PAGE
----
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Medical interpreter Johanna Parker and neurosurgery resident Adela Wu

Medical interpreters: Building bridges of understanding

As 'message clarifiers,' Stanford's medical interpreters alert doctors when there could be a linguistic or cultural misunderstanding with a patient.

As an intern last year, I struggled to explain a life-threatening aneurysm to a patient whose first language wasn't English. I ended up summarizing the diagnosis as an "abnormal bubble on a blood vessel at the back of the brain." An interpreter by my side deftly translated the phrasing into Spanish, and the patient nodded appreciatively in understanding. 

I, too, thought about how much I appreciate medical interpreters.

Patient care involves an incredible amount of information exchange. Clear and effective communication is critical for everything from making plans with our attending physicians during morning rounds to updating patients and families about their surgeries and imaging results. 

Integral to our team -- and to the hospital as a whole -- are Stanford Medicine's approximately 60 medical interpreters. Through video conferencing, phone calls or in-person sessions, these interpreters cover an impressive array of languages, including Spanish, Mandarin Chinese, Farsi, and American Sign Language, among others. This is particularly important here in the San Francisco Bay Area, where more than 100 languages are spoken.

80,000 interactions involving interpreters

Doctors and nurses work frequently and closely with these medical interpreters. In 2019, the total number of interactions involving interpreters at Stanford's adult hospital was close to 80,000, according to Johanna Parker, a medical Spanish interpreter and lead interpreter for education and training at Stanford. 

I usually call interpreter services at least once a week for help with patient consent, family meetings and updating patients and families. I had assumed the toughest part of an interpreter's job would be to communicate in a different language our field's esoteric procedures (corpectomy, navigated tumor resection, clipping) and diagnoses (osteomyelitis, glioblastoma, aneurysm) -- not to mention the innumerable and obscure acronyms and abbreviations.

However, I learned more about the subtleties when I spoke with Parker.

She told me that her goal as an interpreter is to facilitate communication and to preserve the autonomy of both patients and providers. This means she must be sensitive to what a patient may or may not understand -- and if she feels that medical terminology may be confusing for a patient, she works with the physician or nurse to determine accurate, simplified wording.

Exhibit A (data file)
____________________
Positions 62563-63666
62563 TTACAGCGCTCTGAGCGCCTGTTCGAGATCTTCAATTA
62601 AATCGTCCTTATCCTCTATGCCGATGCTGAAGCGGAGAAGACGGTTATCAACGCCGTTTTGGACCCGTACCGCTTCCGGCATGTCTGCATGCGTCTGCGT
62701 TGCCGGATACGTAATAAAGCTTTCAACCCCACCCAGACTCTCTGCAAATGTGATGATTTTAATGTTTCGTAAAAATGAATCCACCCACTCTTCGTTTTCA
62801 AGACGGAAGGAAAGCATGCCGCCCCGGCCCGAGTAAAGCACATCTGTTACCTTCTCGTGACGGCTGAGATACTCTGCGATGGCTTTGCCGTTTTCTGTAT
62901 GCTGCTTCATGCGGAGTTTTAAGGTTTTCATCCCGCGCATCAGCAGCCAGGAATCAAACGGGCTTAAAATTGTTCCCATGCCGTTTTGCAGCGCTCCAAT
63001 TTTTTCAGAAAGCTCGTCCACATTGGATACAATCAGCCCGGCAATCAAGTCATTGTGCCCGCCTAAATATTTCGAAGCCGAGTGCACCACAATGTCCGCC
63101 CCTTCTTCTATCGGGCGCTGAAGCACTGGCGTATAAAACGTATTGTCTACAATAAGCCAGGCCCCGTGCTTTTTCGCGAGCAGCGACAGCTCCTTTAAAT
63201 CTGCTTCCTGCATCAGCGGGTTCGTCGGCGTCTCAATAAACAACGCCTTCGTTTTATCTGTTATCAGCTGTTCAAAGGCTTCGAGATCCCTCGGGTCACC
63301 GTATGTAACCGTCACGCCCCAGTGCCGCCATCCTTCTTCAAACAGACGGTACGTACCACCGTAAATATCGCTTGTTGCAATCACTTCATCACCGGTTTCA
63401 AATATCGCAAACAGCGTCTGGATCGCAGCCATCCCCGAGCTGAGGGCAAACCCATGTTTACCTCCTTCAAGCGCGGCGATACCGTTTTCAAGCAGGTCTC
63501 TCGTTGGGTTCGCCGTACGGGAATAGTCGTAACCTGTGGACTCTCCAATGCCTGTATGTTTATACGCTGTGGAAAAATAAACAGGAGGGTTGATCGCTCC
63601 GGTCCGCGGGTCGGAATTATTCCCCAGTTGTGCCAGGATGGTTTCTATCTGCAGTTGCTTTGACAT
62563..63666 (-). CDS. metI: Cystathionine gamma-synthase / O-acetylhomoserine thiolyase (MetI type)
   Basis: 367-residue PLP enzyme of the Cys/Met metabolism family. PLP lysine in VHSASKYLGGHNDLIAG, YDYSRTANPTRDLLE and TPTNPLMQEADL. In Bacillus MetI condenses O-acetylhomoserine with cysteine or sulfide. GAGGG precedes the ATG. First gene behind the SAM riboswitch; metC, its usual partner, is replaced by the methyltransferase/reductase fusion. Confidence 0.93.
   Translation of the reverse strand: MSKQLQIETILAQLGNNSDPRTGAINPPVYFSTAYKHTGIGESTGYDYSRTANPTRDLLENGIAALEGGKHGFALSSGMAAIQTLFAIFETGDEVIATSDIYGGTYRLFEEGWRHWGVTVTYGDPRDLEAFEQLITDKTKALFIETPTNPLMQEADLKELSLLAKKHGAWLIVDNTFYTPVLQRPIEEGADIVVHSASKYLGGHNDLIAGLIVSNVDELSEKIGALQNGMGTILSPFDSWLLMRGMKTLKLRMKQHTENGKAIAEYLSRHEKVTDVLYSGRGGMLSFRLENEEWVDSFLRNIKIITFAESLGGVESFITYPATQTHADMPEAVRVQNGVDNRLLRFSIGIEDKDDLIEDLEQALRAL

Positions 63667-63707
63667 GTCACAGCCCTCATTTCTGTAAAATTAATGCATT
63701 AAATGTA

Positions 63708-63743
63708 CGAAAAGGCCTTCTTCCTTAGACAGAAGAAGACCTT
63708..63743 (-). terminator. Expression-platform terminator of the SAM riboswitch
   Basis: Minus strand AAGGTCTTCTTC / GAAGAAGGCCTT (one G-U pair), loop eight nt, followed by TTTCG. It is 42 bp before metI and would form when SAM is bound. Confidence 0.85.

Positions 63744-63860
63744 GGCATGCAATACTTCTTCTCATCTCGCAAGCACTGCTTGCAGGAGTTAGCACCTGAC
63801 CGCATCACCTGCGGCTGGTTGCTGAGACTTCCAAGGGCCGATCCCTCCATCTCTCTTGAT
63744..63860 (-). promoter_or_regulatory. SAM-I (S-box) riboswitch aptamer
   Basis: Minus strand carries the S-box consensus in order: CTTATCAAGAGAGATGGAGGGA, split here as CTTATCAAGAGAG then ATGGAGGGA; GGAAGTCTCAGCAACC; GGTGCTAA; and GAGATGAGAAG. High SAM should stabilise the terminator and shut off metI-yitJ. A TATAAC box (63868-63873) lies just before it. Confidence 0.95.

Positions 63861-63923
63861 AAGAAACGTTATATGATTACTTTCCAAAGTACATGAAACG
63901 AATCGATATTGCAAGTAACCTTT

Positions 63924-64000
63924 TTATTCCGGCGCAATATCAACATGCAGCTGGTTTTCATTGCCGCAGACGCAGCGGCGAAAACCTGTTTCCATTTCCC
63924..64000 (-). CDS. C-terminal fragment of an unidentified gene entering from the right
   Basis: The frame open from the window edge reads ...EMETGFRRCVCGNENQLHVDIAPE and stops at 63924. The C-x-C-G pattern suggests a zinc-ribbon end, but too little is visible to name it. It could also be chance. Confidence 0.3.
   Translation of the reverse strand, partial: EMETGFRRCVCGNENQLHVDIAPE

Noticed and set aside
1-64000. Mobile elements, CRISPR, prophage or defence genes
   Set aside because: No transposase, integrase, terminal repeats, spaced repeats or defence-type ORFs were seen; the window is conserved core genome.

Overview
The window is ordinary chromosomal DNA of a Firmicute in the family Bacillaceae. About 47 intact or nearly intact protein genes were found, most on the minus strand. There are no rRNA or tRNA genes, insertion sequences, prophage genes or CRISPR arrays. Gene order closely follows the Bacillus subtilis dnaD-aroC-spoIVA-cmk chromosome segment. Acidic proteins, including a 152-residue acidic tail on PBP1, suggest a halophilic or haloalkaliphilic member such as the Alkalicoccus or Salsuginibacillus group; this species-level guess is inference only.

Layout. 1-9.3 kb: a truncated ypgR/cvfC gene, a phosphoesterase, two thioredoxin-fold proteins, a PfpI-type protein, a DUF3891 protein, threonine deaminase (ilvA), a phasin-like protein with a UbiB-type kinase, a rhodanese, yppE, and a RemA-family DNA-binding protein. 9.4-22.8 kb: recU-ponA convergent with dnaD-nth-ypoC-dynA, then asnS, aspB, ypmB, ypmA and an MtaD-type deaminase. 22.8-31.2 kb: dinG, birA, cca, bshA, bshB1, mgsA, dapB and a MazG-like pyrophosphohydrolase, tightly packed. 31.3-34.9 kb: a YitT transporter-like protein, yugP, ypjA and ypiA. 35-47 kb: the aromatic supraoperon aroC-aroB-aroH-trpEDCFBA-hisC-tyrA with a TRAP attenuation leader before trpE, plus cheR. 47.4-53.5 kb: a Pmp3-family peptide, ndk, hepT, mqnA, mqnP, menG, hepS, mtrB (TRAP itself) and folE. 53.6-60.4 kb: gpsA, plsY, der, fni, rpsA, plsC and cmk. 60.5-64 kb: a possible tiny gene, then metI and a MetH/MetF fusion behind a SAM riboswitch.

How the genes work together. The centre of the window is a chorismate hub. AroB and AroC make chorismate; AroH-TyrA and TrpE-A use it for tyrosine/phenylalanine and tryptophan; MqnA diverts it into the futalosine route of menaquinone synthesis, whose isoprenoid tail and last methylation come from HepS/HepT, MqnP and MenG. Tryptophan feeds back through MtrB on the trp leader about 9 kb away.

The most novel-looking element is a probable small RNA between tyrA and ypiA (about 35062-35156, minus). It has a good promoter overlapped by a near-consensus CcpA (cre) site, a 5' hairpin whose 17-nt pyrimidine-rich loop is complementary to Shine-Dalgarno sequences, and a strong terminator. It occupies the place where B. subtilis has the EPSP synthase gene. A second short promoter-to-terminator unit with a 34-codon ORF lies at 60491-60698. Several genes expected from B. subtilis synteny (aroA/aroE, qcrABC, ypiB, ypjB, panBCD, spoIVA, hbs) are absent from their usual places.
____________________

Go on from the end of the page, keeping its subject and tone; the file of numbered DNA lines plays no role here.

"We act as message clarifiers," she told me, "and in this role, we alert the provider to the fact that there could be a linguistic or cultural misunderstanding, allowing the provider to explain."

Conveying stated and implicit meanings

Parker also told me about nuances of interpretation that go beyond words.

In addition to breaking down technical medical terms, interpreters convey doctors' and nurses' stated and implicit meanings to patients and families, making sure that nothing gets lost in translation. They also serve as a bridge, ensuring that health care providers understand the questions, concerns and desires of patients and their loved ones.

Communicating the emotional aspects of medical care for a patient and their doctor is important, she told me, but handling discussion flow can get tricky -- especially with multiple people in one conversation.

In my work, I've found that the presence of a medical interpreter allows more opportunity for family to devote to and support the patient, because they have confidence that they're communicating clearly with health care providers.

For Parker, medical interpretation goes even deeper. She told me that it was "an honor to be someone's voice" and "deeply fulfilling...to help [people] be less afraid by understanding what was happening."

Adela Wu, MD, is a neurosurgery resident at Stanford with a longstanding interest in art, writing and literature.

Johanna Parker, lead interpreter for education and training at Stanford Health Care, converses via video with neurosurgery resident Adela Wu. Photo courtesy of Adela Wu

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